What can you do if it is clear that the will does not properly reflect the intentions of the will maker?  What if this situation is due to some error in the drafting process?

The court has the power to alter the terms of a will if it believes that the document does not actually carry out the true intentions of the will-maker due to some clerical error on the part of the will drafter or else a failure on his part to understand his instructions.

This power is limited in time, and if it is to be exercised at all, an application for the same must be made within 6 months of the date of the grant of probate.

It is first necessary to prove that the will fails to carry out the will-makers intentions.  Whilst the burden of proof is the ordinary civil standard, the severity of that test is quite harsh in the circumstances, especially if the will has been professionally drafted.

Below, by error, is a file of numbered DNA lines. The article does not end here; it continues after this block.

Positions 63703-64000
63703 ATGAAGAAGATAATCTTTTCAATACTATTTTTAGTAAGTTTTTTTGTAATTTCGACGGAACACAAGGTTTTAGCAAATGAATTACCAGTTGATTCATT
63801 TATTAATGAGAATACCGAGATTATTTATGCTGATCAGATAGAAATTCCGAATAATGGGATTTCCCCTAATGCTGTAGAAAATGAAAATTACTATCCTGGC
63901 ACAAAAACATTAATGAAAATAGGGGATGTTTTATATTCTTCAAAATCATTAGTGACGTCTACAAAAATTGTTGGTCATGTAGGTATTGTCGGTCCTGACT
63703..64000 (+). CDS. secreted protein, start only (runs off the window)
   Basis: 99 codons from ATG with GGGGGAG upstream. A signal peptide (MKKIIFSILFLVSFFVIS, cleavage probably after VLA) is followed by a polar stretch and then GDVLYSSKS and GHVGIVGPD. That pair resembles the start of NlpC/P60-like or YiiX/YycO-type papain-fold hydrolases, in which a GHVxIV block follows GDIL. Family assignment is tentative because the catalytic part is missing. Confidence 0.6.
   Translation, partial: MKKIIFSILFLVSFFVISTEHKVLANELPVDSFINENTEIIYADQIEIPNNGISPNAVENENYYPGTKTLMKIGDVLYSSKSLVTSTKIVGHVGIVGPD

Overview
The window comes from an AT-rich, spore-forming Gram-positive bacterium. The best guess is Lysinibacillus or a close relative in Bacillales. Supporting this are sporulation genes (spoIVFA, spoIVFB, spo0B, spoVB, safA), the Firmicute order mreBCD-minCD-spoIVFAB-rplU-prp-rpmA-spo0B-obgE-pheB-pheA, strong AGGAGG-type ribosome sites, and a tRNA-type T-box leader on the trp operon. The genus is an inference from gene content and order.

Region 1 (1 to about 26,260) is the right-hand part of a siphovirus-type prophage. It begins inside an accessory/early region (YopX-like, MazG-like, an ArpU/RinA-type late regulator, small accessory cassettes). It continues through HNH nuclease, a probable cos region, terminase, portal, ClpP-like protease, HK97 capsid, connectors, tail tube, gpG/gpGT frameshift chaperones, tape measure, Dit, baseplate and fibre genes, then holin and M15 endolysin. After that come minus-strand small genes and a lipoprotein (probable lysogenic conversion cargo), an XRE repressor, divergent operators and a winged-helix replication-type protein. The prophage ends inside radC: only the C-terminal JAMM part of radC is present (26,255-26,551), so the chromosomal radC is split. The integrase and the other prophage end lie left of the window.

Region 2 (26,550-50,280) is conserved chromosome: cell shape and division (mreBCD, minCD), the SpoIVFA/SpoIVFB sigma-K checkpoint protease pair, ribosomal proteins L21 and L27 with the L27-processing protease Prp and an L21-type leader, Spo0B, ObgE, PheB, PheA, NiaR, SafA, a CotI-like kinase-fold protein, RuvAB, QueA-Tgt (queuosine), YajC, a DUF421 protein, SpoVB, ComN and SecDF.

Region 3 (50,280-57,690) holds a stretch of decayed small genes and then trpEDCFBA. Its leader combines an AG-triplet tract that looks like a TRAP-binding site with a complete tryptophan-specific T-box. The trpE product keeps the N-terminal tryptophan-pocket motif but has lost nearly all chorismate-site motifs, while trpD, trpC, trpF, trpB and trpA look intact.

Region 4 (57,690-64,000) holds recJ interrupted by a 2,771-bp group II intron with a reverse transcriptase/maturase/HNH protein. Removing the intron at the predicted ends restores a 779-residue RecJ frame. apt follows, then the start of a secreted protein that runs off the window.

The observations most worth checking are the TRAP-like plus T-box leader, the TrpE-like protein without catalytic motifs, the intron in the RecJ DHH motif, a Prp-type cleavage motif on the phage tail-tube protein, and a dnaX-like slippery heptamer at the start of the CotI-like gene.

Once this is accepted, it is then necessary to prove that the situation arises from either a clerical error or else a failure of the will-drafter to understand his instructions.

In many instances, given the implications of the laws of negligence, it is wise for the will drafting solicitor to admit his clerical error, or inadvertent failure to understand his instructions, and to seek rectification of the will in order to avoid (or mitigate) a claim in damages.

If an application to rectify will is made out of time, the court has a discretion to allow the case to continue in the same circumstances as it would an Inheritance Act claim made out of time.